First, that’s because he continues to control so many state appointments — and, as critics see it, the unlimited contributions of the donors he doles them out to. A fourth term as governor isn’t out of the question in a state the size of France, where races are mainly run and won with expensive TV ads.
And his team has signaled that it believes he did so well that he might run for president again in 2016, or at least seek a fourth term as governor in 2014.
“You’ve got a situation where the 800-pound gorilla just did a season on ‘Biggest Loser,’ ” said Democratic strategist Joe Householder of Houston-based Purple Strategies. “But now he’s a 300-pound gorilla,” and that’s still not a house pet.
Over time, Texas Republicans who’ve long been overshadowed by Perry, such as Attorney General Greg Abbott, are expected to be watching carefully to see if he’s vulnerable enough to run against in a primary in 2014, if he does decide to run. But that’s far off, and it would serve no purpose to start making noises about that now.
Though many Texans told pollsters they thought the governor had reinforced the worst mistaken impressions of their state, that doesn’t mean those who’ve supported him in the past won’t see fit to do so again.
He’s kept a low profile since returning to the state last week, after suspending his campaign and endorsing Newt Gingrich. But you might be surprised how eager Texans seem even now to give him the benefit of the doubt — even praising such an imperceptible achievement as knowing to get out of the race when he did, before suffering yet another defeat in South Carolina, where he was polling at the back of the pack.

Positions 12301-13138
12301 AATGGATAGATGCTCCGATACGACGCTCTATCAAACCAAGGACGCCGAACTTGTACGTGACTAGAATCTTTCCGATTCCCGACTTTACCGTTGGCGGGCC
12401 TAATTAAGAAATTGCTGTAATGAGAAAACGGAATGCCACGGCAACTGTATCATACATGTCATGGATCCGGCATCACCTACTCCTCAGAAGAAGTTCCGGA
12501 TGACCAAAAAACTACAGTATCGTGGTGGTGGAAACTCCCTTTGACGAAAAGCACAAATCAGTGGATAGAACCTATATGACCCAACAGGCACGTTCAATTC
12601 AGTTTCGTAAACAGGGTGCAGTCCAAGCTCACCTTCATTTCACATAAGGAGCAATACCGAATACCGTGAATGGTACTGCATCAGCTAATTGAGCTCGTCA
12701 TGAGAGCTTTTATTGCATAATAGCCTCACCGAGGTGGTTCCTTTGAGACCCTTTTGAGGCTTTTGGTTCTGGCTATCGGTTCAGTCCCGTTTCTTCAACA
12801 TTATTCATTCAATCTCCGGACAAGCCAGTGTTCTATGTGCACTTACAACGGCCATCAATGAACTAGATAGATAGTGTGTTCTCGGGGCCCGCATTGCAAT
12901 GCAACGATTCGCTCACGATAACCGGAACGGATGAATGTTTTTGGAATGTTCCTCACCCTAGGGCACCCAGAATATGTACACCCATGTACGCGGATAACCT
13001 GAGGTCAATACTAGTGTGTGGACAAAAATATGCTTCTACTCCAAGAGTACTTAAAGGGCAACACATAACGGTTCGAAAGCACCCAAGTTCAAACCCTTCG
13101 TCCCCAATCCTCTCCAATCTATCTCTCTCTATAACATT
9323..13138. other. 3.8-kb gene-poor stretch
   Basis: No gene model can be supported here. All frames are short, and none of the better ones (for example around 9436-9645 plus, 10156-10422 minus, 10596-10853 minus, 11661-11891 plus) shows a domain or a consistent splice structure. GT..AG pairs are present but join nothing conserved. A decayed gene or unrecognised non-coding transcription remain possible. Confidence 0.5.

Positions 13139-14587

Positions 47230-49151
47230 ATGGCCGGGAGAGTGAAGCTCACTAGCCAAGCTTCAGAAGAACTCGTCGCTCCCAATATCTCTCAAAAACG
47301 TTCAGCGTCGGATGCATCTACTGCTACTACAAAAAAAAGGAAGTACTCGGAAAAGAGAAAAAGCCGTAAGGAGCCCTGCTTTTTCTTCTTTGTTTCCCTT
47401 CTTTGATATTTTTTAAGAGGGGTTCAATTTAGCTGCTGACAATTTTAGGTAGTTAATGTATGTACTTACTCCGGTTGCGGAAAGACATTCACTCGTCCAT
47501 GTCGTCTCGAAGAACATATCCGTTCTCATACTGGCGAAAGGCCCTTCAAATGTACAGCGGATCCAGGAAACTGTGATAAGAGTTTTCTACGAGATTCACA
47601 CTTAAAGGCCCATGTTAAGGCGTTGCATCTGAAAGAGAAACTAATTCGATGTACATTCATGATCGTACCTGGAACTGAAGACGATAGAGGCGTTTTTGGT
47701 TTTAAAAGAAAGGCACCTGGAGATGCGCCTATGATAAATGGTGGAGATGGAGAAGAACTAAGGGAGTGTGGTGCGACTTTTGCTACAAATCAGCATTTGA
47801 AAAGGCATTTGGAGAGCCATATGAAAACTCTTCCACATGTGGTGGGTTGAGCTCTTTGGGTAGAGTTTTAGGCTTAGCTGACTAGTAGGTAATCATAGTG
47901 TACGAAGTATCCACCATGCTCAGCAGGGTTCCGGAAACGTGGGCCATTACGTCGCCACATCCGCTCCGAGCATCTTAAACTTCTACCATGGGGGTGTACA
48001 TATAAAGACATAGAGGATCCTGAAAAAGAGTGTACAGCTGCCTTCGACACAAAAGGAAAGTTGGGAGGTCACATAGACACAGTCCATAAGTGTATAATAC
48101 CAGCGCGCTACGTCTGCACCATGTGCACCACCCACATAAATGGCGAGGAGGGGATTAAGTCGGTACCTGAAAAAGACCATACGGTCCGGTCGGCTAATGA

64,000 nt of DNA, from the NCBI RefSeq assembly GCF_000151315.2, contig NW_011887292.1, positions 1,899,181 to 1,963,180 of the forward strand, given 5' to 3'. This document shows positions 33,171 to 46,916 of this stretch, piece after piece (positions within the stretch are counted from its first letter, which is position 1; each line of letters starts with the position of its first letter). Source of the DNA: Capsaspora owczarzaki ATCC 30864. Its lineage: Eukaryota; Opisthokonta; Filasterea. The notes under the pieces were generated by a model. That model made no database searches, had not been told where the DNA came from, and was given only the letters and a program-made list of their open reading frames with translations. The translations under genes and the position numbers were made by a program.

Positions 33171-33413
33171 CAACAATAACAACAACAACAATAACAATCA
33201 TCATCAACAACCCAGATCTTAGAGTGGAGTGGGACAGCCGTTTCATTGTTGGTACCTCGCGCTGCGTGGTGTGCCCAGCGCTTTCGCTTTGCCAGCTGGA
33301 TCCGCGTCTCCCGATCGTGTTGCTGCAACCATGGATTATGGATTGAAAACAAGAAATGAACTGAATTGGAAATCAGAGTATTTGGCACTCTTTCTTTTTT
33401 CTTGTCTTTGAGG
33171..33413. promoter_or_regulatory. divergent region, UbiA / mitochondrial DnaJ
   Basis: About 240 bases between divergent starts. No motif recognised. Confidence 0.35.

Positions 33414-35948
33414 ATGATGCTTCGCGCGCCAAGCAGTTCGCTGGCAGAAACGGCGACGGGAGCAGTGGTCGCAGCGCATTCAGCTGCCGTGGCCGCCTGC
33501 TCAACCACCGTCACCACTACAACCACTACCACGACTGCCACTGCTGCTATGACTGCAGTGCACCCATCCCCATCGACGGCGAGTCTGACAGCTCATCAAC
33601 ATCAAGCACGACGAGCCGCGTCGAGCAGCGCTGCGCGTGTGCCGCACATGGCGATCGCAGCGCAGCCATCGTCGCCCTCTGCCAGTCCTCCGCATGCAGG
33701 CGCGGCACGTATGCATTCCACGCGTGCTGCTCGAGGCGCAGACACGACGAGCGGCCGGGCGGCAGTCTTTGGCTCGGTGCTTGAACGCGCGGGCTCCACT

A Dallas Morning News editorial headlined “Rick Perry’s next act,” said that he had done an admirable job of making the state look darn good: “One sidelight of Perry’s brief presidential campaign was free advertising for Texas exceptionalism — our economy, business climate and mushrooming population.” Alas, “He wasn’t able to use that to sell himself nationally, but one thing is a cinch: Texas’ growth and growing pains are not going away, and a governor’s visionary leadership is indispensable in dealing with them.”
Which is not exactly, “Thanks for nothing, Gov.” It wasn’t that he was missed day-to-day during the months he was away campaigning, his critics said. “There were huge wildfires while he was gone, and nobody said he needs to come home and deal with this,” said Marc Campos, a Democratic communications consultant.
But lobbyists who have to work with Perry aren’t about to say a negative word, and Democrats aren’t laughing too hard over the recent poll numbers, Campos said, “because what does it say about us if we’ve been getting our [rear ends] kicked by Perry for 10 years, and it turns out he’s this weak?”